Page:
It was there! You should’ve came! [laughs] It’s really just a matter of spreading the word, and letting people know that this actually exists.
GD: We’ve talked about games old and new, and the music that connects all of them. There are a couple of distinct fan camps with regard to game music: those who prefer the minimalist soundchip electronica of classic gaming, and those more taken with the broader, multi-instrumental slant of modern soundtracks. Which do you prefer?
JMP: I am fortunate enough to be exposed to a lot of newer projects, but of course I grew up when the industry was in its infancy. So I can’t really say that I like one more than the other. I have a soft spot in my heart for nostalgia – sadly my youth is now being categorized as nostalgia [laughs]. Obviously those old Nintendo games, Koji Kondo‘s Legend of Zelda and Mario music, and I’m a big fan of, like, Castlevania, so I think that’s where my preference lies, but I know that there are friends of mine like Jeremy Soule, the composer for Elder Scrolls – which I just realized is a title I also have in the concert that I neglected to mention – are so prolific. He’s a contemporary composer, and he’s amazing. And I can see how far we’ve come…
I guess I’m kinda beating around the bush here!
It’s really hard to pin down what I prefer. I like the newer compositions because they’re more in a classical, almost film score mentality in the sense of using a real orchestra to record the scores as opposed to the blips and bleeps of synthesizers or MIDI sample libraries. I’m more appreciative of that, but I definitely appreciate the new and the old.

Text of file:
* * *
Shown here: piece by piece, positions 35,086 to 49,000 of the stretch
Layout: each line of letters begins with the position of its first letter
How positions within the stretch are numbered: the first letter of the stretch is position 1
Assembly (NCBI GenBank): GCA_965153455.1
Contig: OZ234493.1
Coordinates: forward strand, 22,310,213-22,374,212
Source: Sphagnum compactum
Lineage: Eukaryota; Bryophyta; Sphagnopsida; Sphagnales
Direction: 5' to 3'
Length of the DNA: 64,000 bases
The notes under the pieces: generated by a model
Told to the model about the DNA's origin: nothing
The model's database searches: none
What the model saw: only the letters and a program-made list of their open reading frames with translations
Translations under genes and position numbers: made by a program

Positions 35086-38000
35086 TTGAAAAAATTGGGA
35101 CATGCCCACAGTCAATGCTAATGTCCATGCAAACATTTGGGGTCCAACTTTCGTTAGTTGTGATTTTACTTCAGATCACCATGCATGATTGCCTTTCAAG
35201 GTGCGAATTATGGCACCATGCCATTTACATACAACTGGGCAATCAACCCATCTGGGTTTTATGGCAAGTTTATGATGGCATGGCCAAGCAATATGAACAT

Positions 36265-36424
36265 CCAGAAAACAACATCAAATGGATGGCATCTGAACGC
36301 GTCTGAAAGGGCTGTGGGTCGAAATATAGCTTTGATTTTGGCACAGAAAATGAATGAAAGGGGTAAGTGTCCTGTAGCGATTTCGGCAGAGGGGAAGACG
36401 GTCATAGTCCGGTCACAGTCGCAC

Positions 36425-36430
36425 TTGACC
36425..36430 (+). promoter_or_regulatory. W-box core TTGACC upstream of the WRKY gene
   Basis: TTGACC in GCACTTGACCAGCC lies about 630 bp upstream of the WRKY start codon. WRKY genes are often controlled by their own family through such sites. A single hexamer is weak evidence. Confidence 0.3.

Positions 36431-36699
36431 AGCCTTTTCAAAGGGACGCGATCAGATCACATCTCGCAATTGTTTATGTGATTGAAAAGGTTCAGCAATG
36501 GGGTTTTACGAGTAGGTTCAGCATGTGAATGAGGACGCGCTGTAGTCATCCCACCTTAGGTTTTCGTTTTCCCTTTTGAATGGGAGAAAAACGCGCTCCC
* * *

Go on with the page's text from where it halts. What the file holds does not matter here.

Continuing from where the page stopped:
GD: That’s a well-reasoned and acceptable answer, Jason. Most fans know the bigger names in game composing – your Koji Kondos and Nobuo Uematsus. Are there any more unsung heroes of video game music design, like Jeremy Soule, that you try to shine a light on?
JMP: Absolutely! Garry Schyman, who’s responsible for Bioshock. I think he just won a BAFTA for his work on that game. And, yeah, Jeremy Soule is a very prolific composer. He’s actually doing Everquest for Sony Computer Entertainment Online, but he did all the Elder Scrolls series, Guild Wars and was even my music director for Legend of Zelda: Symphony of the Goddesses. He’s… he’s just amazing. Absolutely amazing!
There are so many talented composers doing work in video games.
GD: Lastly, Jason, you currently have 8 North American dates lined up for rePLAY. Can you give us a hint as to what comes after?
JMP: We’re adding more shows every day. We’re working on a deal for a London show. We have other opportunities for South America after our Mexican dates. Boston, San Francisco, Seattle, Portland – all majors cities are really going to be on the table. We’re just announcing as they’re confirmed.